Sergeant Rochell McGibbon: Embracing Christianity
SERGEANT ROCHELL McGibbon grew up in a Rastafarian household Maxfield Avenue in Kingston but converted to Christianity 2009 and was baptised two years ago.
As the police officer in charge of the Community Safety and Security (CSS) Branch in St Mary, McGibbon works closely with church leaders of all denominations and believes that every individual has the right to decided how, where, why, and when they want to serve God.
Speaking to Family and Religion earlier this week, she said that having the freedom to research and find one’s own spirituality is essential for the development of all human beings, irrespective of one’s background or religion.
McGibbon, who attends the Emanuel Apostolic Church in Port Maria, said: “I think what you are taught and grow up with is all you really know until you’re an adult and get to explore other areas of life, and Christianity is one such area that I explored.
“Being a police officer gives me the opportunity to be around a lot of churches. We visit them every day of the week because we consider the church community to be part of what we do. Reaching out to them is important to CSS because it might be a case where we can’t really get certain people to come to a meeting, but if you go to church, they will be there.
“Rastafarianism and Christianity are similar because they are both religions that believe in the Bible, but the doctrines and belief systems are different. I think Rastafarians skew their conversations to particular aspects of the Bible. Personally, I feel more comfortable being a Christian, and it’s the comfort that comes from within that causes me to feel that way.”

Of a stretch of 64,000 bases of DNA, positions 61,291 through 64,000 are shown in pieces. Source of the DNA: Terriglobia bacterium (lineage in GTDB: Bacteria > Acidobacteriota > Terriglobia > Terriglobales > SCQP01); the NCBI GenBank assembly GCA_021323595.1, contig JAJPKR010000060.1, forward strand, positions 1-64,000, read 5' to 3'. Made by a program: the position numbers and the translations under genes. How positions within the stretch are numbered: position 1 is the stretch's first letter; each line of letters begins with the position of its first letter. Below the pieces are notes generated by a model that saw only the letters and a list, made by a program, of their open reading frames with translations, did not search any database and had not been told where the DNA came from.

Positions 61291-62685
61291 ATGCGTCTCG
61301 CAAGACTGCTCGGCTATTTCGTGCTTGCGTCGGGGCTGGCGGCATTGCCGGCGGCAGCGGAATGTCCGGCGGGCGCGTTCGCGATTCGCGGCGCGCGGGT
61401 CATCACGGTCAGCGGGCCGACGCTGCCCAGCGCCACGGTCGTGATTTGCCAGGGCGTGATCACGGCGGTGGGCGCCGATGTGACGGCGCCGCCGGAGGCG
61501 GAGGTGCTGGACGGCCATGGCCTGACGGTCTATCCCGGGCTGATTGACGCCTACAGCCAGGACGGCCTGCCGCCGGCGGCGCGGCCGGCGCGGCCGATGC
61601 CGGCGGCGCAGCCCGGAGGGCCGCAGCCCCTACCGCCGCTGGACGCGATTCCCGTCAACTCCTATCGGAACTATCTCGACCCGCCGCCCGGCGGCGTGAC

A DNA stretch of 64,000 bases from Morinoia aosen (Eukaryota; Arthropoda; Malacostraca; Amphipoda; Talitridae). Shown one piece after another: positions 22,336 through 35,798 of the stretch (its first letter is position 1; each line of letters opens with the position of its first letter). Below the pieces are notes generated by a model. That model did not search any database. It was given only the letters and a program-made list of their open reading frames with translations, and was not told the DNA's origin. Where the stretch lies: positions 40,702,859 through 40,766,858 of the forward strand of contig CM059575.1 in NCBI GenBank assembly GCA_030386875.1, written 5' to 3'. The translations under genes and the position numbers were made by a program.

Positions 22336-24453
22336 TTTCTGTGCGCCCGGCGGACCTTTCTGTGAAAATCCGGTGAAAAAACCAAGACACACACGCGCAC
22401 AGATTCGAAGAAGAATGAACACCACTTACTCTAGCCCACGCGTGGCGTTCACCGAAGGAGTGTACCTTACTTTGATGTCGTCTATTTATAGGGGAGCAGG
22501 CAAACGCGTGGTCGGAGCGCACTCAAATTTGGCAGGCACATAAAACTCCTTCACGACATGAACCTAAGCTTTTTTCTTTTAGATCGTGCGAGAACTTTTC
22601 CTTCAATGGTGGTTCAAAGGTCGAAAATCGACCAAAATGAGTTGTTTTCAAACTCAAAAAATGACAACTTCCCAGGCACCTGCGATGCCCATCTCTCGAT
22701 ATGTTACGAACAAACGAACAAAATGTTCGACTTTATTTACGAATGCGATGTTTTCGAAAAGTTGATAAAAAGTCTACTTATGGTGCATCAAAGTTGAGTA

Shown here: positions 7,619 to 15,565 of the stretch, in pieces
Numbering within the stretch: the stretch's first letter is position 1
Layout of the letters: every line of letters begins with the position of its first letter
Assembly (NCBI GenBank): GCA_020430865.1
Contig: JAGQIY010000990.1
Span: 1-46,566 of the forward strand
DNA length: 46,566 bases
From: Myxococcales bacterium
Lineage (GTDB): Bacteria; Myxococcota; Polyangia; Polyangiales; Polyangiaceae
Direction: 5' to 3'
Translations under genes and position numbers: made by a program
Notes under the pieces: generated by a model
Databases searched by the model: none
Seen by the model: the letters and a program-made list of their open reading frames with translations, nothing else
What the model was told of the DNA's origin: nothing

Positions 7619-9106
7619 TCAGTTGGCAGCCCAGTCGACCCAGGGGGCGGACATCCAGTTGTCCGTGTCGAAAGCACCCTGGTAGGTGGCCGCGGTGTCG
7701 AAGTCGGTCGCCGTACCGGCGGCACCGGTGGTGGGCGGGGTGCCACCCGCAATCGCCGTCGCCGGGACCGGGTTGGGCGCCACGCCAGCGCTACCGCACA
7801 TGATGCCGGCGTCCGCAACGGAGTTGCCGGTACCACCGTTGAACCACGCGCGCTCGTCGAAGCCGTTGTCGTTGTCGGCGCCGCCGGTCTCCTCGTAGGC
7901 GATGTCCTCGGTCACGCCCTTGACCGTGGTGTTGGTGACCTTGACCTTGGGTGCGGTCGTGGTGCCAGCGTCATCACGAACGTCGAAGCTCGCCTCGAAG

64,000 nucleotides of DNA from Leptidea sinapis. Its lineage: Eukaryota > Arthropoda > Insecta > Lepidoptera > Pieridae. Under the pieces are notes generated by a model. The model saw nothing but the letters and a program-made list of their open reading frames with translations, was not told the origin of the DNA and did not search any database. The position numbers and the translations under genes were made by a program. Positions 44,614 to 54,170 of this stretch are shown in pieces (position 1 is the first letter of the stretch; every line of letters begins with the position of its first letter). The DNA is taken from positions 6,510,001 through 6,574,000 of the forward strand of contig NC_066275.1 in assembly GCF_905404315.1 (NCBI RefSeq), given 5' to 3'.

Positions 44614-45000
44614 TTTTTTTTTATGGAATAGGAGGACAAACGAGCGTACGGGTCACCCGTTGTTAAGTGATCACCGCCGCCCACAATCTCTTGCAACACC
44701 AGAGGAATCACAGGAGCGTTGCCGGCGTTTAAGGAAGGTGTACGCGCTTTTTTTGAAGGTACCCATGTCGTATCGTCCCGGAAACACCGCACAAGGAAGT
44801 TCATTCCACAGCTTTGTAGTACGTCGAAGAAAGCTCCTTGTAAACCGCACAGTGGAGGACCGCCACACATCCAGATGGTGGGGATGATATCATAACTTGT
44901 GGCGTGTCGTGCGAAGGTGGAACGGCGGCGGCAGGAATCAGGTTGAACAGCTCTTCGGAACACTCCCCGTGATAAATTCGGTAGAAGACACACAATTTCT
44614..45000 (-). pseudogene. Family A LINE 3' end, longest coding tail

Despite her love for Christianity, there are some issues McGibbon is unhappy with, most notably the behaviour of those who should know better.
She explained: “Oftentimes, it feels like some people go to church just for the status it gives them and because it forms part of their autobiography. Sometimes these people are part of the society, so they want a position in the Church, which they hold on to for dear life if they get.
“I think this can take away from the main focus of what church should be about: saving souls and speaking the doctrine. The Church needs to find its place back in society because it has a social responsibility to assist in alleviating the social ills that are happening around us every day.
“Rather than just being a building, church can be kept anywhere in a community, even under a tree, and it’s through those mediums that you can reach out to people and their souls. I really think the Church needs to be seen as more of an outreach ministry because that is really what it ought to be.”
McCalla: Despite embracing Christianity, there are some elements of the religion she is unhappy with, most notably the behaviour of those who should know better.